A bill has been proposed in the New York State Assembly to close the “carried interest tax loophole” at the state level by taxing the carried interest income of private equity managers as ordinary income at a rate of 39 percent, rather than at the current capital gains rate of 20 percent.
The legislation is being introduced as a regional effort at the state-level in conjunction with the state legislatures of Connecticut, New Jersey and Massachusetts. The bill would make the tax increase contingent on the passage of corresponding legislation in Connecticut, New Jersey and Massachusetts, so that GPs could not avoid the tax by moving operations to a nearby state.
The bill was introduced by assembly members Jeffrion Aubry (D-35th district), Rodneyse Bichotte (D-42nd district) and Anthony Brindisi (D-119th district) last week, and has been referred to the state Committee on Ways and Means.
Closing the “loophole” would bring in an extra $3.7 billion in tax revenue for New York State a year, according to a memo accompanying the bill.
The bill would also “serve as a sign to the rest of the country that the New York State legislature is able to create reasonable comprehensive tax reform that does not seek to further enrich members of the economic elite on the backs of everyday Americans,” the memo added.
Supporters of the bill include such organizations as Patriotic Millionaires, Strong Economy for All, The Hedge Clippers and Citizen Action New York.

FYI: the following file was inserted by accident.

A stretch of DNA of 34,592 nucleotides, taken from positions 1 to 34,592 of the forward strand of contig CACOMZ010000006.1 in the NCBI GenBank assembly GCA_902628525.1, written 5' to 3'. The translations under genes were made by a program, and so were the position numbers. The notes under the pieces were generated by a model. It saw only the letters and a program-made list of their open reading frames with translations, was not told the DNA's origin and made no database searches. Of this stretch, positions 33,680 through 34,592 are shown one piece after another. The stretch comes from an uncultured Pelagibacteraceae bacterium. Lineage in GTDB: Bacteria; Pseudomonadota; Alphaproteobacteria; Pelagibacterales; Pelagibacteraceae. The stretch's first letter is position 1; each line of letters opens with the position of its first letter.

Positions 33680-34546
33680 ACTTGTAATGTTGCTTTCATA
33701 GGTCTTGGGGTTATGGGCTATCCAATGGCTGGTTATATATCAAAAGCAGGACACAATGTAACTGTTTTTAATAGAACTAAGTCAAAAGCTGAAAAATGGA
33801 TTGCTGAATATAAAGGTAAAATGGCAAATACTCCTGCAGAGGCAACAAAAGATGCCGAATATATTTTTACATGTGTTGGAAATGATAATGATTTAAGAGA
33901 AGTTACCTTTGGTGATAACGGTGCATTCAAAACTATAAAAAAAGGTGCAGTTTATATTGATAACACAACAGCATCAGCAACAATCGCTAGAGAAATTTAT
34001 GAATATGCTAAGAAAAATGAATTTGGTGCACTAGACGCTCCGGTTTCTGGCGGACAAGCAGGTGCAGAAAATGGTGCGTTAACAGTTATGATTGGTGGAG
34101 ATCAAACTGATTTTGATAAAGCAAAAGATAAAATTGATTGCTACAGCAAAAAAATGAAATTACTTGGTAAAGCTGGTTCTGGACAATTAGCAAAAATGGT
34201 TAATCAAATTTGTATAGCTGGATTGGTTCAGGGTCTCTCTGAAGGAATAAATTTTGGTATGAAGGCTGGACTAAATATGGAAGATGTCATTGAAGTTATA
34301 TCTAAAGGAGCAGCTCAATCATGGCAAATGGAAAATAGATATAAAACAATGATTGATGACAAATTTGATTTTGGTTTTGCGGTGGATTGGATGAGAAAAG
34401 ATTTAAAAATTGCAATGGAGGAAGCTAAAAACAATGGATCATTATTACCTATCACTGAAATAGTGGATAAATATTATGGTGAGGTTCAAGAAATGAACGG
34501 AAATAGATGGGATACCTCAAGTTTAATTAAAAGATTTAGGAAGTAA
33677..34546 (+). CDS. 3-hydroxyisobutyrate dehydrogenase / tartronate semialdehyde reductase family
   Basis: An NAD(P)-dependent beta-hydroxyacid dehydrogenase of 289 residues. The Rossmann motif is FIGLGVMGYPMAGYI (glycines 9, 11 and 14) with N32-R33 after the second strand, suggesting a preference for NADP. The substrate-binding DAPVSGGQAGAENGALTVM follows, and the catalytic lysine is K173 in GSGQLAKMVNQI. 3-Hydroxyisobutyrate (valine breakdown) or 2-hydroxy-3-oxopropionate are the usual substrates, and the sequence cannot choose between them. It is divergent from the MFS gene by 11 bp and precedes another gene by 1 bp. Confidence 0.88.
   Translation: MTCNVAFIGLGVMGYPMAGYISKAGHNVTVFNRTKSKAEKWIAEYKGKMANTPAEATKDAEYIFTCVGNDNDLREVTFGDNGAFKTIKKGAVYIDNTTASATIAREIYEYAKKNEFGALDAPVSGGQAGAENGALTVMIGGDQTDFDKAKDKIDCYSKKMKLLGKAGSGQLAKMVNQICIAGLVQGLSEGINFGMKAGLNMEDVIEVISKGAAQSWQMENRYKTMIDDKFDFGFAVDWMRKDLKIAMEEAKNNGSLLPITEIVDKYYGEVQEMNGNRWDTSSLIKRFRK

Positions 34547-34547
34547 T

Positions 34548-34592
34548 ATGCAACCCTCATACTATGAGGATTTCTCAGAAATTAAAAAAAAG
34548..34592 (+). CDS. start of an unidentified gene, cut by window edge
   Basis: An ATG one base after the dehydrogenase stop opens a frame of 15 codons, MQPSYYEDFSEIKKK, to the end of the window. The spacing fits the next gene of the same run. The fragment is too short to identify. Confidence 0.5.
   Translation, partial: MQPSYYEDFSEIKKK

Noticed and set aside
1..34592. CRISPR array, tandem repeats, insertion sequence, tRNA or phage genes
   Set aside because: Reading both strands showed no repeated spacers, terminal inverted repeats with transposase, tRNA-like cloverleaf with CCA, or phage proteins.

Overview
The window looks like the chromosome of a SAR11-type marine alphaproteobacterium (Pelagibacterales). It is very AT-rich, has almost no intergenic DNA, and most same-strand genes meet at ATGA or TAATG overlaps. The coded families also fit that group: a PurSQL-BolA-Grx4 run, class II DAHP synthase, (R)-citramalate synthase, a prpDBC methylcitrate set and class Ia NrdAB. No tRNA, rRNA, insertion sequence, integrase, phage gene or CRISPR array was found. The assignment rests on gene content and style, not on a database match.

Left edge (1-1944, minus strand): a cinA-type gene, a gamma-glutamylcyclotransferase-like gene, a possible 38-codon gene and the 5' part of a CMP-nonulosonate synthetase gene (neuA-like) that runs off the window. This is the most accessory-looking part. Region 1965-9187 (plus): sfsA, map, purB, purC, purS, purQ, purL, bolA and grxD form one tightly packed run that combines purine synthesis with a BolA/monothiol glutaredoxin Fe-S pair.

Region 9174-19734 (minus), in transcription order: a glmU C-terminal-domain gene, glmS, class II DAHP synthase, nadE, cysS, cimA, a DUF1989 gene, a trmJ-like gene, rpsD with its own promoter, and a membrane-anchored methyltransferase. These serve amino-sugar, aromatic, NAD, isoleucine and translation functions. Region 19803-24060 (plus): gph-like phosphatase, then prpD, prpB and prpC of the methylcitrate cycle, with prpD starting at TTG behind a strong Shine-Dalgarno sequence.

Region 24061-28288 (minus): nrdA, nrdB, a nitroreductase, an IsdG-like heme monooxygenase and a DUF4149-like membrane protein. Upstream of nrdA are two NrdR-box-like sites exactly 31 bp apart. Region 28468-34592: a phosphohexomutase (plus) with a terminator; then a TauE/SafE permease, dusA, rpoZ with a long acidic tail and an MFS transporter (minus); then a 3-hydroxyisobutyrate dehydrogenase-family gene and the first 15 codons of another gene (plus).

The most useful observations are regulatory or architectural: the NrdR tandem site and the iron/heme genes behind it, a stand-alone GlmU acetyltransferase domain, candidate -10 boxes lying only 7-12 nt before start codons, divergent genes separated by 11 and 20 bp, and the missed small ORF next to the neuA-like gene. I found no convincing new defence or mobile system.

“This loophole is perhaps one of the most egregious examples of corporate welfare that I’ve ever seen. You know that there is something seriously wrong with the system when average hard working New Yorkers—school teachers, firefighters, police officers—pay a higher percentage in taxes than hedge fund millionaires,” said Aubry in a statement from Patriotic Millionaires, a group of high-income individuals that advocates for higher taxes on the wealthy.
Carry tax reform has been a hot topic at the federal level in recent years, landing in President Barack Obama’s federal budget proposal every year of his presidency and sparking bill proposals in both the House of Representatives and the Senate, all of which have been shut out or stalled, primarily by Republican lawmakers.
Carry taxation has also attracted plenty of attention during the current US presidential campaign, with frontrunners Hillary Clinton and Donald Trump both pledging to increase taxes on carry should they win the presidency in November.